Warming Bean Soup

The wintry weather has Tracks4Africa co-founder Johann Groenewald longing for a cosy cottage in the remote Karoo with a warming pot of bean soup to hand.

I can remember my grandmother’s bean soup, but I must admit that this was from 35 years ago and I had no idea how to make traditional bean soup. I looked around and found this wonderful recipe by Gordon Wright from his book Veld to Fork.

After making the soup a few times, I adapted it to my taste and ingredients that are readily available.

It normally takes me two days to make this recipe and by the time it’s ready I have already eaten some of it. It’s one of those recipes which just gets better and better as you keep on cooking it.


  • 3 litres water
  • 1-litre good-quality chicken or vegetable stock
  • 700g dried beans. The original recipe calls for 100g each of the following: haricot beans, sugar beans, butter beans, kidney beans, jugo beans (African groundnuts), cowpeas and black beans. I can normally find around four types of beans from our local supermarket so I just mix in any combination until it comes to 700g
  • 250g soup mix (you can buy packets of this at most supermarkets; it’s essentially a combination pack of dried lentils, split peas, barley, etc.)
  • 1 Smoked Eisbein. The original recipe calls for 300g pork trotters which adds natural gelatine for thickening the soup. My local butcher, however, asked me what I was cooking and gave me the tip to rather use a smoked Eisbein as it brings a lot of flavour to the pot
  • 6 cloves garlic, peeled
  • 1 large onion, peeled and chopped
  • 5 stalks celery, roughly chopped
  • 1kg meaty bones. The original recipe calls for venison but I do not have access to this on a regular basis
  • 250g roughly chopped bacon
  • 500g marrow bones
  • 1 handful each fresh rosemary and oregano
  • 15ml mild curry powder
  • 1 tablespoon yellow mustard seeds
  • 1 large aubergine, peeled and chopped. This is optional but can be used at the end to thicken the soup.  If I cook my soup long enough, some of the beans tend to disintegrate and the soup becomes nice and thick
  • Salt and freshly ground pepper. I also add in 10 whole peppercorns from the start


I like to cook this over a weekend, but if you are working from home then any day of the week will do. Start the night before by soaking your dried beans. Cover them with a lot of water and bring to boil. Once the water has reached boiling point turn off the heat and leave it overnight, covered.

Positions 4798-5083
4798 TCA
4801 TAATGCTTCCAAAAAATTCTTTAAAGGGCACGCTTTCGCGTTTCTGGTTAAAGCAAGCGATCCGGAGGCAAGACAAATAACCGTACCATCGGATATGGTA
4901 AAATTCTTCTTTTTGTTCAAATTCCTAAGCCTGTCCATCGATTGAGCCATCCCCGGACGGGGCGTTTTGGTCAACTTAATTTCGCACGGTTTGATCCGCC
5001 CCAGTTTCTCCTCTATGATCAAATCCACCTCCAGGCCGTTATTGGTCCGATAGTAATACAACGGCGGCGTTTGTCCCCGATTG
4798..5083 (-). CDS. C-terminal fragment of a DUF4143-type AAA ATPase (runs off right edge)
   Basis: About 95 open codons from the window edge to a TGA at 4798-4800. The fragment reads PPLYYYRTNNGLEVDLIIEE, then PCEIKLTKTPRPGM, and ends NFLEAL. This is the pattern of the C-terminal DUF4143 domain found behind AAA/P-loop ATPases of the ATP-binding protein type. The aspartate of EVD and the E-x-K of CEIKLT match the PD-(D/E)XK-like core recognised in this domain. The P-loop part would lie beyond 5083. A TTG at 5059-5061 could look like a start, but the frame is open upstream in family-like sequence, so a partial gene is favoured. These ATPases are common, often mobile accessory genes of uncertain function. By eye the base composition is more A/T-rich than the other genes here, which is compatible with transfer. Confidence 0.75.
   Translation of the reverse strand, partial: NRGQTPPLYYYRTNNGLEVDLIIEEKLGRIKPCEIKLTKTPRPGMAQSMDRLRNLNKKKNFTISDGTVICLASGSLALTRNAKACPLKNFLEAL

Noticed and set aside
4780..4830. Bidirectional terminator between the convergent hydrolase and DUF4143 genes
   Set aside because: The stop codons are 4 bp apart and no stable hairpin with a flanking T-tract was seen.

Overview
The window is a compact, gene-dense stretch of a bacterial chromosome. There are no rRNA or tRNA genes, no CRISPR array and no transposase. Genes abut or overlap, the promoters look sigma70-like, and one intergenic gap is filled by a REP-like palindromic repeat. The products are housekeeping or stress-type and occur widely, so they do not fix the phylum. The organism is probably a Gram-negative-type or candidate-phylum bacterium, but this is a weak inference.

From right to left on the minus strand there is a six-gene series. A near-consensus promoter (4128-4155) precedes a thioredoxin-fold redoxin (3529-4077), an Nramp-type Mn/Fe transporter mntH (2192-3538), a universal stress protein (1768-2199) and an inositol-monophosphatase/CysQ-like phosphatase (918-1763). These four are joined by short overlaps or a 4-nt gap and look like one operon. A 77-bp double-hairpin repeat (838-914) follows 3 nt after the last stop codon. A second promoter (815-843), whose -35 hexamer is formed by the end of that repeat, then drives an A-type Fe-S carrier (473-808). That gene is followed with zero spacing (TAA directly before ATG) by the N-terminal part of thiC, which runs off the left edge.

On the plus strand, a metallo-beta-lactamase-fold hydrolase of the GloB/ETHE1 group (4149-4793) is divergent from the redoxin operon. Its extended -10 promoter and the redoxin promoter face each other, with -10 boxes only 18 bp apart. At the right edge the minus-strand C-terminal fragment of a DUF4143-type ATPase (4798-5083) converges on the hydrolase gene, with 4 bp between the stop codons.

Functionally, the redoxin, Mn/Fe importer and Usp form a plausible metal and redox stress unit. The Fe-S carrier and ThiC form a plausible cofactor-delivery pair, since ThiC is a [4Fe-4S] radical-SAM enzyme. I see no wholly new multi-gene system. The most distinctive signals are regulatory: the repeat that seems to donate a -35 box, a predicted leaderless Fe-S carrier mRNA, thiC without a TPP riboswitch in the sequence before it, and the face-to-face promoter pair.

The next morning you drain off all the water.

Fill a large pot with the water and stock and add all the ingredients. Make sure that everything is covered with water – if not, add more water. I like to use a bit more than what the original recipe calls for but that is because I cook it much longer. Now bring everything to boil.

Once the water is boiling, reduce the heat to simmer for a few hours. Stir occasionally to ensure your pot is not burning. You want to have all the meat falling off the bones. This will happen after 3–4 hours. But you will find that the Eisbein takes much longer than the other bones to boil off. I start picking out the bones with tongs, ensuring that all the meat stays behind in the pot. Be sure to shake out the marrow from the marrow bones.

It should be around lunchtime now and I like to take out a cup of soup by this stage. You will find the beans to be firm and intact. Some prefer to leave it like this, but I like to cook it even longer to have some of the beans disintegrate and thicken the soup. You can let the soup cool off completely, allowing you to remove remaining bones and also to cut up any larger chunks of meat.  The skin of the Eisbein definitely needs cutting up.

Now cook your soup again for an hour or two, until most of the meat has disintegrated. Again, some may have preferred to stop earlier.

Now check your soup for seasoning and either serve immediately or let it cool overnight. I like to freeze soup in two-litre ice-cream containers. This is enough for a big lunch for four or even more if you like sharing. This recipe should yield at least four two-litre containers depending on how much you had for lunch while cooking it.

These I keep in the freezer for a quick lunch or dinner. Defrost the soup and bring it to boil on the stove. Add freshly ground pepper and serve with fresh bread.


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